At the start, Hamill's Skywalker feels as if he could conquer the Empire by himself. But when he meets Yoda, Luke discovers how inadequate he is. Yoda is a wonderful creation, as tiny and spry as a Hobbit, but with an omniscient Eastern face. As operated and vocalized by master puppeteer Frank Oz, Yoda dispenses knowledge gleefully instead of dropping it like weights. Though the Force apparently impels all creatures great and small to speak in boring abstractions, Yoda's teaching is sensible: He urges Luke to be patient and objective, to rid himself of evil pettiness and jealousies and to believe that if he struggles in good faith, the Force will burgeon within him. It takes confidence for an actor to hold his own with a puppet such as Yoda chattering by his side, but Hamill doesn't choke under the pressure. In the Yoda sequence, Kershner forsakes nonstop action for sly metaphysical ballet; it's refreshing that this film, unlike Star Wars, gives us a chance to catch our breath and watch the characters grow.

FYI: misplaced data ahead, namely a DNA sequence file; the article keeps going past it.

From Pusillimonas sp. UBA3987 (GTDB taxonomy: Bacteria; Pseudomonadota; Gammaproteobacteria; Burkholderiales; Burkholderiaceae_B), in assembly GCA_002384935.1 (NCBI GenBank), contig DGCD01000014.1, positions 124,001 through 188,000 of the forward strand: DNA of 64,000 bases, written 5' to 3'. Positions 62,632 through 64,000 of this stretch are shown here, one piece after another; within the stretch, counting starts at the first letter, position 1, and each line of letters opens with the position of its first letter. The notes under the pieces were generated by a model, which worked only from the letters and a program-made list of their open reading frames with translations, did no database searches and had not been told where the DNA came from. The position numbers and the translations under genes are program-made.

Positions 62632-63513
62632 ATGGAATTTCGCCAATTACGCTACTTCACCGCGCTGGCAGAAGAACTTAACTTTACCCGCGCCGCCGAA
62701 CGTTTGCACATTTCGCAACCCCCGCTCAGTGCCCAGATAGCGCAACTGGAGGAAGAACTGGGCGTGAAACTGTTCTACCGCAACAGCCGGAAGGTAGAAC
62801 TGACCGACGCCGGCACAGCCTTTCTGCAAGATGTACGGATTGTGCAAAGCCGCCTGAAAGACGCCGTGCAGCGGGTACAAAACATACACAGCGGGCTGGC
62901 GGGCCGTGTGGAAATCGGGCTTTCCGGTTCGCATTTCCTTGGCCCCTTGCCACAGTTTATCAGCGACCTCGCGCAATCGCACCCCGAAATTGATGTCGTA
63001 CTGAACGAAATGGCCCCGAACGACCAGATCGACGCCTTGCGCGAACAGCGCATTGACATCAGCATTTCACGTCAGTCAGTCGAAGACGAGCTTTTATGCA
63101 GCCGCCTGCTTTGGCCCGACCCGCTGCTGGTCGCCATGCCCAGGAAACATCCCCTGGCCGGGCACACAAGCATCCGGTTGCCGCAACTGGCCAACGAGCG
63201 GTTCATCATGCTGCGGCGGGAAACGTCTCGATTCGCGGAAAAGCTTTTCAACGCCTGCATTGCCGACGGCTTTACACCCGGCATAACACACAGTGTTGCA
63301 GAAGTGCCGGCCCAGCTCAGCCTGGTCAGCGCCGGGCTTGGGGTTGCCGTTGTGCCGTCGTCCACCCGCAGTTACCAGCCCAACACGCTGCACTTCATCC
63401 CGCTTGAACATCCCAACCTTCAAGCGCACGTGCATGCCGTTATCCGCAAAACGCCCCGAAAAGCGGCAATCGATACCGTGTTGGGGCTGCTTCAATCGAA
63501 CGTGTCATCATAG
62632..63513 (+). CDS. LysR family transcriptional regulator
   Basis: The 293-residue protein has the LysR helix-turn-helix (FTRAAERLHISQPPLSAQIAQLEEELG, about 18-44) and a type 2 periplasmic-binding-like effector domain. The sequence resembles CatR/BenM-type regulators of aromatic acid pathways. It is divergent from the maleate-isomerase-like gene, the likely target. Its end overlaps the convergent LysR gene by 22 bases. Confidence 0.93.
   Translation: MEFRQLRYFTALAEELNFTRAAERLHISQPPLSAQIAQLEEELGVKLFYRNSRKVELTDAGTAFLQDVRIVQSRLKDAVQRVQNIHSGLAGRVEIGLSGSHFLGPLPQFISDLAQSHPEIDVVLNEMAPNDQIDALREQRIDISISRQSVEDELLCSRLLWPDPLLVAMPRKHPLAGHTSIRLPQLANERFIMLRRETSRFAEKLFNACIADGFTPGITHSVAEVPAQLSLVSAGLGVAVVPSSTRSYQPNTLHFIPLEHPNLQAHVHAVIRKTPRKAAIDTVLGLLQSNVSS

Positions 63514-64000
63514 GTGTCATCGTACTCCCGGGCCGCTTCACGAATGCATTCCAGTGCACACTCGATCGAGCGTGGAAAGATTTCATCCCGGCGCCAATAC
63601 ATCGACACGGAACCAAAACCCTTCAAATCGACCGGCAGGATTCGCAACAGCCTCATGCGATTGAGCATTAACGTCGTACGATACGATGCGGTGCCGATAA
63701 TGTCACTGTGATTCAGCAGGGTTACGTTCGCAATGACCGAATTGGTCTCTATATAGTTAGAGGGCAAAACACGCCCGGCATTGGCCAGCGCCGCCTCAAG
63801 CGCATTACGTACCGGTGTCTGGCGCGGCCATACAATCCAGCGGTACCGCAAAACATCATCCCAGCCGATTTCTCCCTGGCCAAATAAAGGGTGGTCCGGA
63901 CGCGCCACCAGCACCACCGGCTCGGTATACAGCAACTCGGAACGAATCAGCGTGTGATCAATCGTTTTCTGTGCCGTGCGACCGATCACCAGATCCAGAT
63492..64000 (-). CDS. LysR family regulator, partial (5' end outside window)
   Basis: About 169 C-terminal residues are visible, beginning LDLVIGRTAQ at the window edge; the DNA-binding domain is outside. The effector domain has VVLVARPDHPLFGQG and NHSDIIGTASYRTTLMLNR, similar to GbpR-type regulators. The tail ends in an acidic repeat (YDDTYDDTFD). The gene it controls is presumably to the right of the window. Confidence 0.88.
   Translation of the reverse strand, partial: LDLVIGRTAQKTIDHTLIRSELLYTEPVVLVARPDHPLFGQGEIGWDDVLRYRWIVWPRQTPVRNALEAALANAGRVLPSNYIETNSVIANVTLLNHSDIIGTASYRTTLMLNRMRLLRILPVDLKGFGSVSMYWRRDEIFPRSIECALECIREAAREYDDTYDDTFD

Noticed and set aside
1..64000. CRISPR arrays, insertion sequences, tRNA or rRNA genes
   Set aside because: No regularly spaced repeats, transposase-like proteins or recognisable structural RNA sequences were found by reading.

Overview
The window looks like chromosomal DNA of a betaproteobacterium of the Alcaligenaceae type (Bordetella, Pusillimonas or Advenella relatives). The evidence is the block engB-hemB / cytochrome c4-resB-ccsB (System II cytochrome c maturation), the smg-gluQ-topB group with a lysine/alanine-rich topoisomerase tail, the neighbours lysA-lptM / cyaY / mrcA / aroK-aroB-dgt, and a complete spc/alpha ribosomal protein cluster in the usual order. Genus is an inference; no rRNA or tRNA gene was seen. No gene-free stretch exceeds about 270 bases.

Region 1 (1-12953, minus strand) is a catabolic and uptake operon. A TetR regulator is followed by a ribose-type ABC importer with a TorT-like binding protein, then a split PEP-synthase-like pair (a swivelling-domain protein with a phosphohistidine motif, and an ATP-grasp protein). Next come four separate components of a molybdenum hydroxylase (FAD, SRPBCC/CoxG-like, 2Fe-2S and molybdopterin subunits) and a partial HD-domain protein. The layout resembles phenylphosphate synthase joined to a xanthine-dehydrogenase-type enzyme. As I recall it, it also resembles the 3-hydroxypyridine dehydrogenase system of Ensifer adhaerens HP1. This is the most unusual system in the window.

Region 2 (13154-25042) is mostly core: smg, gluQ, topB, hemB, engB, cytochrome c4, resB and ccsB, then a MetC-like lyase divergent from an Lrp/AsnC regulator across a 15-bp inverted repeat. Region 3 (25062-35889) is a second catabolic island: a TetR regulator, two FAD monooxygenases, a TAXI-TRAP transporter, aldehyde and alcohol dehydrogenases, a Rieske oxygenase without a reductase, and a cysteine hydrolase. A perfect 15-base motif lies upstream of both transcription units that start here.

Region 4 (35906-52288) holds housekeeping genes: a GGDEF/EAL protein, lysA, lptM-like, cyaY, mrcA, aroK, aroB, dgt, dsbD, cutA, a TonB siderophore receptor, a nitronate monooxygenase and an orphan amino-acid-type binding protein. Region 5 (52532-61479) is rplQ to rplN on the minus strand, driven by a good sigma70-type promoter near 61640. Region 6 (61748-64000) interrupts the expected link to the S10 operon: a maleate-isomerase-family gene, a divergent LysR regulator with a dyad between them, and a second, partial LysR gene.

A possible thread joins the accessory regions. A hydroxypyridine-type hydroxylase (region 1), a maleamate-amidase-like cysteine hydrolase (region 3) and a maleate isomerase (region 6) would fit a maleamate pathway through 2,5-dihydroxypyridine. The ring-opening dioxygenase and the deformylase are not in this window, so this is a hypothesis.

Star Wars introduced a JFK-style idealism to Luke Skywalker's odyssey -- an ask-what-you-can-do-for-your-country slant that underlay the farm boy's urge to mix things up with the Empire. In The Empire Strikes Back, Skywalker may, for a while, find a separate peace, but he's still itching to wade into battle. Yoda urges calm; Luke can't stand still while he knows his pals are in danger. The need to find equilibrium -- to land on psychic dry land -- permeates the movie and gives it a coming-of-age-in-the-'60s atmosphere.